Major Gender Differences in Relations Between Life Stressor Frequency and Gray Matter in Adolescence and Emerging Adulthood

Alyssa N. Fassett-Carman, Harry Smolker, Benjamin L. Hankin, Hannah R. Snyder, Marie T. Banich

Research output: Contribution to journalArticlepeer-review


Adolescence and emerging adulthood is likely a sensitive period for the neural effects of stress due to increasing life stress, onset of stress-related disorders, and continued gray matter (GM) development. In adults, stress is associated with GM differences in the medial prefrontal cortex (mPFC), hippocampus, and amygdala, but little is known about these relations, and whether they differ by gender, during adolescence and emerging adulthood. Further, it is unknown whether dependent (self-generated) and independent (fateful) stressors have distinct associations with GM, as each have distinct relations with internalizing psychopathology. We tested relations between recent dependent and independent stressor frequency (ALEQ-R) and GM structure using MRI in a priori regions of interest (mPFC, amygdala, and hippocampus) and across the cortex in youth from the Denver/Boulder metro area ages 14–22 (N = 144). Across both genders, no effects passed multiple comparison correction (FDR q..05). However, there were significant differences between male and female youth (FDR q,.05), with opposite relations between dependent stressor frequency and cortical GM thickness in the salience network and emotion regulation regions and with surface area in default mode network regions. These results motivate future investigations of gender differences in neural mechanisms of stress generation and reactivity.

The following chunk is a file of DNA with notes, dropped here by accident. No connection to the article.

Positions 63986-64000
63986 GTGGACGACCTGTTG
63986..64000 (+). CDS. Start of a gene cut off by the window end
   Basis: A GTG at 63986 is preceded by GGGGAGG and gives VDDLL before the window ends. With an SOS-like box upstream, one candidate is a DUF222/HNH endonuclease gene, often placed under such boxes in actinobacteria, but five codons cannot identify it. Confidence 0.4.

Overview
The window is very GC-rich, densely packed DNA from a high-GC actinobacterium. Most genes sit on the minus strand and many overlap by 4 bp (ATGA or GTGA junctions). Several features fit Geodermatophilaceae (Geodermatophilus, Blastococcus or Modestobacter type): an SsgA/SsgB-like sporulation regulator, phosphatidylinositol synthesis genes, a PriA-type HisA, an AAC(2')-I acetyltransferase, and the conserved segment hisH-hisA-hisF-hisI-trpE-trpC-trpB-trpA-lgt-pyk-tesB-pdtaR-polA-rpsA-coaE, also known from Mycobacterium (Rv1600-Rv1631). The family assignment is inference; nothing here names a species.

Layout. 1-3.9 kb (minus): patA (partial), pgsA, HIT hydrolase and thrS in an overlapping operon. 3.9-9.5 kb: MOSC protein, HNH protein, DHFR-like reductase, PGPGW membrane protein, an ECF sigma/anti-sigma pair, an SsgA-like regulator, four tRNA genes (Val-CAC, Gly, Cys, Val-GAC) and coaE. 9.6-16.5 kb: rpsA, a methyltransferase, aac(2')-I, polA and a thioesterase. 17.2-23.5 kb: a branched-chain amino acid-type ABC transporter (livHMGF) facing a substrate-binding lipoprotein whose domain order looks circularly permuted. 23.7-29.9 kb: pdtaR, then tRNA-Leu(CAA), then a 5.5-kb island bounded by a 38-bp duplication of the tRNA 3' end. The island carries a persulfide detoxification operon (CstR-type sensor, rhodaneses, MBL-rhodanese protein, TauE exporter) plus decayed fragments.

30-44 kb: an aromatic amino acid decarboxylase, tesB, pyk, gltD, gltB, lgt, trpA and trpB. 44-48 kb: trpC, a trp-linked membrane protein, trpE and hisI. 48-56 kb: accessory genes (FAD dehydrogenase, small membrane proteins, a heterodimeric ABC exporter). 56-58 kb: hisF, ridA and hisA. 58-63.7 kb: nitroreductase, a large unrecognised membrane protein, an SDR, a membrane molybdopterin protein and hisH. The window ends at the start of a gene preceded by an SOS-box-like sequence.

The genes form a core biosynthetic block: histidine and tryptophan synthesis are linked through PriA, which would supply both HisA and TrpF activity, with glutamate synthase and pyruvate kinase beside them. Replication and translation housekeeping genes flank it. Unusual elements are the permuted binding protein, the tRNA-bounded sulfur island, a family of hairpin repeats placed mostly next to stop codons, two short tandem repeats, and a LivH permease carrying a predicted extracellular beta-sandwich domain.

Original languageEnglish (US)
Pages (from-to)621-636
Number of pages16
JournalDevelopmental psychology
Issue number4
StatePublished - Dec 2022


  • adolescent development
  • dependent and independent stressors
  • gender differences
  • gray matter
  • life stress

ASJC Scopus subject areas

  • Demography
  • Developmental and Educational Psychology
  • Life-span and Life-course Studies


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